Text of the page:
Covid-19 has hit me very hard. Unfortunately, I had to apply for an extension of my visa during the middle of the pandemic.
As you stayed in Poland, do you participate in local bowling events?
There were no local bowling events during Covid-19.
Your bowling jerseys already became legendary. So colorful, elegant, and fashionable. Many people think you have a sharp eye of a designer. Do you consider becoming a designer for bowling outfits after a professional bowler career?
Wow. This is a compliment I have never heard before, and it excites me!
I am working on three different jersey collections that will be released next month, but as it is still a secret, I can't say any more.
As a European player who undoubtedly has the best conditions to practice and compete in the US, can you compare US and European bowling? In your opinion, what does bowling, as a sport, lack in Europe, where in some countries, this fabulous sport is still treated as entertainment and cannot be imagined without a glass of beer and fried bread?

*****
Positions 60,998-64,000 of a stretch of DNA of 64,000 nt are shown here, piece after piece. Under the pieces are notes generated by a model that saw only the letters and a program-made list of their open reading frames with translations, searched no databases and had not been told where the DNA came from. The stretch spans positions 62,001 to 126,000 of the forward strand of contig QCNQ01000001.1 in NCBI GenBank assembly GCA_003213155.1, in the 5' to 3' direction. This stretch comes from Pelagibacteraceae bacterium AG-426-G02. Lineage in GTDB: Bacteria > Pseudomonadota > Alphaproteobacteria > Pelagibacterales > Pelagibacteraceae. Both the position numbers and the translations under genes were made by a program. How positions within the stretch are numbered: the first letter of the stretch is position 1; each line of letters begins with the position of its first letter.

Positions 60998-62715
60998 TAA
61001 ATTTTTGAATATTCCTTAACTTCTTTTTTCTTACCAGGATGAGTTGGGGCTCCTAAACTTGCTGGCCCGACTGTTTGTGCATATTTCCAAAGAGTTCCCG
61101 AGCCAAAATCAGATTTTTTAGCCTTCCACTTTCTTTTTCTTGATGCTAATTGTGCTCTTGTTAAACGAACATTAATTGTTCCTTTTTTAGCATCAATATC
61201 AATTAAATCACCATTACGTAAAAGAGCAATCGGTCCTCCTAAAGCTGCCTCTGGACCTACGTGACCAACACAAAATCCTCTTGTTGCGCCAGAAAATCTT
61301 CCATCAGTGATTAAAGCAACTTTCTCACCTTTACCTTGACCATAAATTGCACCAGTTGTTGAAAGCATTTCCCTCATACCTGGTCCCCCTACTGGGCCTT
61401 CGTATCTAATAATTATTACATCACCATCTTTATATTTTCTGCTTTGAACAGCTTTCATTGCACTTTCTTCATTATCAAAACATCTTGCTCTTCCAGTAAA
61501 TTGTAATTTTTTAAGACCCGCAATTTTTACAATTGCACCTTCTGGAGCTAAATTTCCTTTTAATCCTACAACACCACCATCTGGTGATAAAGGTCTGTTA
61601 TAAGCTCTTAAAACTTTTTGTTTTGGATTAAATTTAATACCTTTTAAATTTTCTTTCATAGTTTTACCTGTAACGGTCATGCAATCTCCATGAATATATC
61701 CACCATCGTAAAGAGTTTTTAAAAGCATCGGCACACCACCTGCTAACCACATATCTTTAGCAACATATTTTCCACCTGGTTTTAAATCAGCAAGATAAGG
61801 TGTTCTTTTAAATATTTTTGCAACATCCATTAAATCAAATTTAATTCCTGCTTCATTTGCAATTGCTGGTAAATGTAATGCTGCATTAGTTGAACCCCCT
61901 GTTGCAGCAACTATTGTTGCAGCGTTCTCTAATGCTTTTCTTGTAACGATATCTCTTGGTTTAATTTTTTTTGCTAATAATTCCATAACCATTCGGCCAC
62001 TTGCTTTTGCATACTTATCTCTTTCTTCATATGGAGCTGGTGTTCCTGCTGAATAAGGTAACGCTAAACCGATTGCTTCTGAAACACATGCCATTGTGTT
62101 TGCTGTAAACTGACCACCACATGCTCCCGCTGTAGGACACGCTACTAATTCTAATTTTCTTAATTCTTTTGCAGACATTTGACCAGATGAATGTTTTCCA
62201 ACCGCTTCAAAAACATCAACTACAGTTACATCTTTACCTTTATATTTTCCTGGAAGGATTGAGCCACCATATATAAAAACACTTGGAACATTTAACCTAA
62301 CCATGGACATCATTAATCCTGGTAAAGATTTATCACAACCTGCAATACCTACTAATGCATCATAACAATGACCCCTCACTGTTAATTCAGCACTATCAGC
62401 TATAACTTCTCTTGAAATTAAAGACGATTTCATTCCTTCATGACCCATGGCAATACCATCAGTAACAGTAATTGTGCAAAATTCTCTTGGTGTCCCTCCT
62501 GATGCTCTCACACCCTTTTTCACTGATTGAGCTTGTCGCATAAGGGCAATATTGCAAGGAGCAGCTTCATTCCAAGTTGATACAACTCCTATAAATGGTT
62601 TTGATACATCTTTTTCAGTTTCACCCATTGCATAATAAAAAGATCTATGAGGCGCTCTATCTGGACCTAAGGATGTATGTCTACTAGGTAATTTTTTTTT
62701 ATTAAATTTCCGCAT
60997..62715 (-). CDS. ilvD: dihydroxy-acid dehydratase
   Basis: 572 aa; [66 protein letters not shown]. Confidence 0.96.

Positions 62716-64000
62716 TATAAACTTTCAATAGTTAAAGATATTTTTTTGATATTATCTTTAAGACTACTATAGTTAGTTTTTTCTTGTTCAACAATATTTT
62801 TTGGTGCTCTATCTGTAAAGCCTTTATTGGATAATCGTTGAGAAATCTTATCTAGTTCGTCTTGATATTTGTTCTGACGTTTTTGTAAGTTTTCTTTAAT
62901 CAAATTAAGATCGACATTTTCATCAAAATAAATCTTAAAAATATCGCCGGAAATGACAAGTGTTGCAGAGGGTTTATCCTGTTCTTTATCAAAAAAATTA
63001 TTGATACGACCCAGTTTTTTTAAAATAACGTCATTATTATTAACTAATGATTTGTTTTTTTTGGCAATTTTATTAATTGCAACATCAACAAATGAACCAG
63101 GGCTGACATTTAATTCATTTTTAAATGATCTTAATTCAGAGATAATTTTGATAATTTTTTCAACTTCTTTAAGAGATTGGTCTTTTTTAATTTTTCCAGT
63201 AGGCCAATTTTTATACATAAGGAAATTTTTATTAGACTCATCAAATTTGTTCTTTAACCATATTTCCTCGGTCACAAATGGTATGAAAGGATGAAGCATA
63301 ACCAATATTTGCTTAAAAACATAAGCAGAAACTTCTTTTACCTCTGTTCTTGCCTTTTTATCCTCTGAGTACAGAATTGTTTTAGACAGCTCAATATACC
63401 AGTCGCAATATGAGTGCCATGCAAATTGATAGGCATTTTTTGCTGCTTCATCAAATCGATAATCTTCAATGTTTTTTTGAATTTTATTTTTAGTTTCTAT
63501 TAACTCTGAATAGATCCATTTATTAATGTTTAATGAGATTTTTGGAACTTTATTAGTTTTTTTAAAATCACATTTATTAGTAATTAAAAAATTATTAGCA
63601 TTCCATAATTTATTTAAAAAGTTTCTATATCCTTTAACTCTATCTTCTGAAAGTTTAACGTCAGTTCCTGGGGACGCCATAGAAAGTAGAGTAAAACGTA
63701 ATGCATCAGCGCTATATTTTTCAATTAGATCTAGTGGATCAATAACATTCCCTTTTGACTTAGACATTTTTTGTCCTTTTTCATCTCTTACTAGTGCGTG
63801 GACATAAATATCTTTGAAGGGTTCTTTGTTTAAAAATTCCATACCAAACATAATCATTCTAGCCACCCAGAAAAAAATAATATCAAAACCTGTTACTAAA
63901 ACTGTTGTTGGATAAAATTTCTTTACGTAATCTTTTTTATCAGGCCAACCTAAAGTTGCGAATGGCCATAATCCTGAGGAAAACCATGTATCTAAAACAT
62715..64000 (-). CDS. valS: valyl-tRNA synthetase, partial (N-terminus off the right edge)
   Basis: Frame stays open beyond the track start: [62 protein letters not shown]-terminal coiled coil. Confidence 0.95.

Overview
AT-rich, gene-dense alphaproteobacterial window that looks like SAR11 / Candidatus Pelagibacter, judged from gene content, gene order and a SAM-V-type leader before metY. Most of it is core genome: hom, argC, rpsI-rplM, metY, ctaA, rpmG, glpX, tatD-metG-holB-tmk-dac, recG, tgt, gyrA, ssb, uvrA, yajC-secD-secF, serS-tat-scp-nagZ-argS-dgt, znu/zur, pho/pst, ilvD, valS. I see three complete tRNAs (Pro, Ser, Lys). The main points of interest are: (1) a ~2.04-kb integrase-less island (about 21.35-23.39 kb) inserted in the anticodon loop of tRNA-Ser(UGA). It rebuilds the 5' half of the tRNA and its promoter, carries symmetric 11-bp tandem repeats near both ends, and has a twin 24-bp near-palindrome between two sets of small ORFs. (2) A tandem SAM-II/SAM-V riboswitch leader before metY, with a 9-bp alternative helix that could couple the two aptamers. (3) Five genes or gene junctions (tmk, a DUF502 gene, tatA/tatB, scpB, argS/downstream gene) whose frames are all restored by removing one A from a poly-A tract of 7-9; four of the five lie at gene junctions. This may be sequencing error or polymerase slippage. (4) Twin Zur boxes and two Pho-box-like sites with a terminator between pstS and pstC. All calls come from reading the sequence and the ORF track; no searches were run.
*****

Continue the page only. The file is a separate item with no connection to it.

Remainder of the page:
I think this is a question that so many are trying to find an answer to. Unfortunately, I don't have an answer.
Bowling in the US is a lot bigger because they have a long history with this sport, but they also have bowling on TV very often – I think this is the biggest reason it is more popularized in the US than in Europe. Imagine watching professional bowling every week on the most prominent sports channel in your country. Do you think that eventually people will understand that bowling is a sport? I think so.
Unfortunately, we cannot control whether bowling will be on TV in Europe. We can control our social media and how we speak about bowling.
I encourage everyone to be proud of being a bowler, post photos, and videos of themselves bowling, and speak well of the sport. We can grow it on everyday basis.
What would you wish for our young readers, who are still seeking glory as a bowling players?
Never give up on your dreams. The difference between mediocre and great is all the little things we do. It is having a pre-shot routine. It is bowling an extra game during practice to work on spares. It is analyzing other bowlers' games. It is reading books. Small things make a big difference. Never think you are not good enough – you are enough, and I believe in you.